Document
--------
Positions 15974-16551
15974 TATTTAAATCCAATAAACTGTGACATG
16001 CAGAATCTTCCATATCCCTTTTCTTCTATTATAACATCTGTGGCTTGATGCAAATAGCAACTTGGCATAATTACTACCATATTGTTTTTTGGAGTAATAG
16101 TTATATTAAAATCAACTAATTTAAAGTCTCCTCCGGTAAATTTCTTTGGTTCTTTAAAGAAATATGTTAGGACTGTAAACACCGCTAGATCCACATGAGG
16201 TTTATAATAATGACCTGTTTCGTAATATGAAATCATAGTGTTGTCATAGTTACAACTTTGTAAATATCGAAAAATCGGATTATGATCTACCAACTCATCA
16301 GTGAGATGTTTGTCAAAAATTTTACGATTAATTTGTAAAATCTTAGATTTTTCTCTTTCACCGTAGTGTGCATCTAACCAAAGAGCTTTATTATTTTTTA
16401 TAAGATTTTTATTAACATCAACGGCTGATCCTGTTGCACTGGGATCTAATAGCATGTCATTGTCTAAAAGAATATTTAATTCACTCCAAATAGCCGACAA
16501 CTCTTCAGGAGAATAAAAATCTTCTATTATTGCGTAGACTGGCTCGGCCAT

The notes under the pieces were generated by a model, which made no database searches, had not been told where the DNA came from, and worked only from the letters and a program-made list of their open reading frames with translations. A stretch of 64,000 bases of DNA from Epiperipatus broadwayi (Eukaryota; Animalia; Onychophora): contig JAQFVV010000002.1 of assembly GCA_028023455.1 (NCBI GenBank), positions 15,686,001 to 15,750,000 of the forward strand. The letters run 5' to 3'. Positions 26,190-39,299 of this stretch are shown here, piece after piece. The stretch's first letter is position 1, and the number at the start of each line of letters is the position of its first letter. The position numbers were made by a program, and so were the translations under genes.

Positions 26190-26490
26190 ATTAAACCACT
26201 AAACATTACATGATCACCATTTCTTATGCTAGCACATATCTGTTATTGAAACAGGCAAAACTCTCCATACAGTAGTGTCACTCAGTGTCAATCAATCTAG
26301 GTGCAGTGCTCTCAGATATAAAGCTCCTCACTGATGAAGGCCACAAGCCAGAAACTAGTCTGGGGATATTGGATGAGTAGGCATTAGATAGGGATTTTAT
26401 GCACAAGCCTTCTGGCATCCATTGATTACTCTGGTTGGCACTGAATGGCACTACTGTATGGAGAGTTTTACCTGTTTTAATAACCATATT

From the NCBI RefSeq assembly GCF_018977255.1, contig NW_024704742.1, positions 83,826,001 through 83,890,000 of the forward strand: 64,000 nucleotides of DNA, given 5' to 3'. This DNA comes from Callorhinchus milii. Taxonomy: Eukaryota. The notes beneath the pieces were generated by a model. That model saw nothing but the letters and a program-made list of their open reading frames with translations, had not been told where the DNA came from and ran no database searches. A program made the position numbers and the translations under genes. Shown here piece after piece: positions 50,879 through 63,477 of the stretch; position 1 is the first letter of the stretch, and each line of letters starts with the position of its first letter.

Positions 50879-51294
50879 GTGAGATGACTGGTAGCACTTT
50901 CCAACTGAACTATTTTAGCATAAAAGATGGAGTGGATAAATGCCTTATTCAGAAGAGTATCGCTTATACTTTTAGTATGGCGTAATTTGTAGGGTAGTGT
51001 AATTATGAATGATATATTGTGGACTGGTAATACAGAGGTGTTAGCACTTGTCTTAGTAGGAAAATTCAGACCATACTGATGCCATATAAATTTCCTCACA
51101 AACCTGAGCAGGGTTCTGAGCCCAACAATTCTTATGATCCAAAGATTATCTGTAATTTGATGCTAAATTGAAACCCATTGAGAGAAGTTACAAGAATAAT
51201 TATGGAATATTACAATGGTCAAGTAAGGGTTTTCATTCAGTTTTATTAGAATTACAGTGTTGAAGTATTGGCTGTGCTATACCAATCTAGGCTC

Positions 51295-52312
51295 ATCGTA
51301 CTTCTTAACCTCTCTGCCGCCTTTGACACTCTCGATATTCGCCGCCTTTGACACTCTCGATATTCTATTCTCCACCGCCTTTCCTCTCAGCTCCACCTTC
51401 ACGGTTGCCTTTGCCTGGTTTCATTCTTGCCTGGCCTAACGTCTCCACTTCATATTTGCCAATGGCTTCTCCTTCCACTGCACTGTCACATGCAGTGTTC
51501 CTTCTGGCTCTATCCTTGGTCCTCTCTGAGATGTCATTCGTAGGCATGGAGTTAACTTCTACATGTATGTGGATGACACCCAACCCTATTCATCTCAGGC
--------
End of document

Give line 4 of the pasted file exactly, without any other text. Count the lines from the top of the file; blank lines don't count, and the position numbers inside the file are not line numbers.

16101 TTATATTAAAATCAACTAATTTAAAGTCTCCTCCGGTAAATTTCTTTGGTTCTTTAAAGAAATATGTTAGGACTGTAAACACCGCTAGATCCACATGAGG